It is an important shift for a philanthropic and creative community like Chattanooga to consider. With a reputation as a non-profit haven and a history of philanthropic founders, Chattanooga is home to over 1000 non-profits. By comparison, Nashville claims around 600. A number of strong, well funded foundations such as Lyndhurst, Benwood and Maclellan have allowed the citys charitable efforts to rely heavily on traditional means of non-profit fundraising: grants, donors, and government support. However, with the looming changes to tax deductions for 501c3 donations and the continuing decline in donations, Chattanoogas nonprofit community must consider how long these traditional models can support the number of nonprofits the city boasts. And, even without the economic cutbacks, as an increasingly creative community develops among Chattanoogas Millenials, perhaps there are better solutions for the problems previously left to nonprofits to solve. If the creative community could remove the dichotomy of nonprofit vs. for profit, and more importantly, the erroneous perception of the haves and the have nots, those who help and those who need help, both could perhaps learn from and empower the other. Instead of top down relationships of mentor to mentee, donor to client, establishing a peer to peer relationship that equally values the lessons of both sides of the economic aisle could create a more creative and mutually beneficial climate of social entrepreneurship.

Jessica Jackley, founder of KIVA, an online community that allows lenders to make small loans to entrepreneurs throughout the world, relates her own dilemma with her view of the haves and have nots and her inner angst over their situation. She tells of being a sensitive, impressionable child in Sunday School and learning that she had a mission to care for the “least of these”, yet being confounded at another Biblical reference that “the poor will always be with you”. As she grew older, her desire to help began to feel like a sense of guilt and confusion at this conundrum. She reflected on this dilemma in what would become an all time favorited Ted Talk:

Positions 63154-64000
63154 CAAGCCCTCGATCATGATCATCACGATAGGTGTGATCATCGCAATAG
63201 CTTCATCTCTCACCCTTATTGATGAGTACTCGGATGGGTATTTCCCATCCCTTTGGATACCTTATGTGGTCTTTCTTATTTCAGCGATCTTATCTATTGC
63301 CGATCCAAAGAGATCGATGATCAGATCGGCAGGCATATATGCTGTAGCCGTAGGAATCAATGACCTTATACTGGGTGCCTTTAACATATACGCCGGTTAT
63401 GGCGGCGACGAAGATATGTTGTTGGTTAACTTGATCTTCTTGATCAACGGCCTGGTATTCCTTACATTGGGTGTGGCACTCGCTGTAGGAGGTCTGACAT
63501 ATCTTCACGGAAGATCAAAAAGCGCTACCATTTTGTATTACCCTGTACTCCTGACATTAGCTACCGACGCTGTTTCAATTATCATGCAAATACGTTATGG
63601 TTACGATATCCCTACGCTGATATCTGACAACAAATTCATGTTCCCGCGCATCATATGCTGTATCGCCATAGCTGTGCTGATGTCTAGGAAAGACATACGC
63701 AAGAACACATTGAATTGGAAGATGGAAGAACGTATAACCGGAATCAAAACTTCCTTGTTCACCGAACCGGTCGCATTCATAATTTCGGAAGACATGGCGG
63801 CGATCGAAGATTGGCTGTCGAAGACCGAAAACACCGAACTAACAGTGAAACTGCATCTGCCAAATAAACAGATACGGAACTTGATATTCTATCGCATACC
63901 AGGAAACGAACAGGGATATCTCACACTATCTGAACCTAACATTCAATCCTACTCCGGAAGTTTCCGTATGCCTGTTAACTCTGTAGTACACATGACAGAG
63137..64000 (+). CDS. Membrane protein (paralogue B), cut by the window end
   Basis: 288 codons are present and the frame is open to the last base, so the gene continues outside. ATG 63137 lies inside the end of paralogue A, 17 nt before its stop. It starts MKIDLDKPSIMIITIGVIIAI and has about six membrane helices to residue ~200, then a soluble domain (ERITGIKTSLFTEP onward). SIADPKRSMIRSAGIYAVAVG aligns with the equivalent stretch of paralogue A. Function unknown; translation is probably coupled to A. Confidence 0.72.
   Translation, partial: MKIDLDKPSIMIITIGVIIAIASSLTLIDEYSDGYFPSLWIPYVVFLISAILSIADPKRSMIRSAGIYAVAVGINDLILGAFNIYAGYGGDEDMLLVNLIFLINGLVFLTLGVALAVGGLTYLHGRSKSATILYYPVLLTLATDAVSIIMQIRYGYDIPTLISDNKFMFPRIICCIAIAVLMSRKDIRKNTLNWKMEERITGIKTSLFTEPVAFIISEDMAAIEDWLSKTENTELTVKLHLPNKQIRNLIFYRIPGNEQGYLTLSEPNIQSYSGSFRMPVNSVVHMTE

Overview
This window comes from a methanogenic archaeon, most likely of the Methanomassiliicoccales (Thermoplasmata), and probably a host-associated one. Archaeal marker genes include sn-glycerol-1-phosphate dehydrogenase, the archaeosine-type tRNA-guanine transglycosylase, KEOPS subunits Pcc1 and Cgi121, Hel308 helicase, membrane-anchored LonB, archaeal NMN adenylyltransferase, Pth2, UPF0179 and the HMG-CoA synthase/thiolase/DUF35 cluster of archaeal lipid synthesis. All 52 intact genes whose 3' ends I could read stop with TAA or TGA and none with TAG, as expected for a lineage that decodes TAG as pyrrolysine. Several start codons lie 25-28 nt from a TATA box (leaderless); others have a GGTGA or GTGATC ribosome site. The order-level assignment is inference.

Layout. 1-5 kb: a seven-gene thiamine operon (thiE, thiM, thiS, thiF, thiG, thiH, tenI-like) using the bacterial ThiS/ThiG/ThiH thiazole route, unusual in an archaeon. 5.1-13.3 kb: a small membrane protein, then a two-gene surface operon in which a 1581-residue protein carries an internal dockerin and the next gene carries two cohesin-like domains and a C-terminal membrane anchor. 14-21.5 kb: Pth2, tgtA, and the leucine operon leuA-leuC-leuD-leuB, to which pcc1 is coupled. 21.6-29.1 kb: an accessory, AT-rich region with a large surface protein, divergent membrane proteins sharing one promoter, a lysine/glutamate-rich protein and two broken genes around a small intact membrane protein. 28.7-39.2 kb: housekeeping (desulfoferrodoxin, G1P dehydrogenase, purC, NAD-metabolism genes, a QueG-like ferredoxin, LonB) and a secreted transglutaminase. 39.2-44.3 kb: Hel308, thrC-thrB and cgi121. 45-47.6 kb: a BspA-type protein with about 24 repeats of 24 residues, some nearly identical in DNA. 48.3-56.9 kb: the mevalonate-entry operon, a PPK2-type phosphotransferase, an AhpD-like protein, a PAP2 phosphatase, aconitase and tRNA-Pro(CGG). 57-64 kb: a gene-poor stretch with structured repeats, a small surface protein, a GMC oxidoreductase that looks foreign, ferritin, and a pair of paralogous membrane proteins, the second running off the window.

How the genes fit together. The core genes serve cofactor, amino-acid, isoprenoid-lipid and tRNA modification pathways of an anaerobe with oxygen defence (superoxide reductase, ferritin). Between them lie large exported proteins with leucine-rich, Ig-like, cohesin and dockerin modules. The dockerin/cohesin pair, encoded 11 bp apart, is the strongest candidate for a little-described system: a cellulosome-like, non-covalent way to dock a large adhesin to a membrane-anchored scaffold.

"In general I got this sort of idea that the poor in the world lived lives that were wrought with suffering and sadness, devastation, hopelessness. And, after a while, I developed what I think many of us do where I started to feel bad every time I heard about them. I started to feel guilty for my own relative wealth, because I wasn’t doing more, apparently, to make things better. And so naturally, I started to distance myself. I stopped listening to their stories quite as closely as I had before. I gave of my time and my money. I gave when solutions were on sale. The truth be told , I was giving out of that place, not out of a genuine place, not out of a genuine place of hope and excitement to help and of generosity. I was purchasing something. I was buying my right to go on with my day and not necessarily be bothered by this bad news. And I think the way that we go through that sometimes can sort of disembody a group of people, individuals out there in the world. So as I did this, and as I think many of us do this, we kind of buy our distance we kind to buy our right to go on with our day. I think that exchange can actually get in  the way of the very thing that we want most. It can get in the way of our desire to really be meaningful and useful in another person’s life, and in short to love."

Jackley’s question of how to help was answered when she heard about the work of Muhammad Yunus. When Jessica heard Yunus, Nobel Prize Winner and founder of the Grameen Bank, speak of the extraordinary success of microcredit, she realized she could impact the poor in a way that respects their dignity. As Jackley discovered, “The best way for people to change their lives is for them to have control and do it in a way that is best for them.” This epiphany inspired Jackley to launch KIVA, and within one year the organization  loaned $500,000 to small business people in at risk communities.

Yunus asserts that now is the best time to re-frame how communities think about charity. “The current financial crisis makes it very clear that the system that we have isn’t really working and this is the right time for us to undo things and build them in a new way," Yunus said in his latest publication.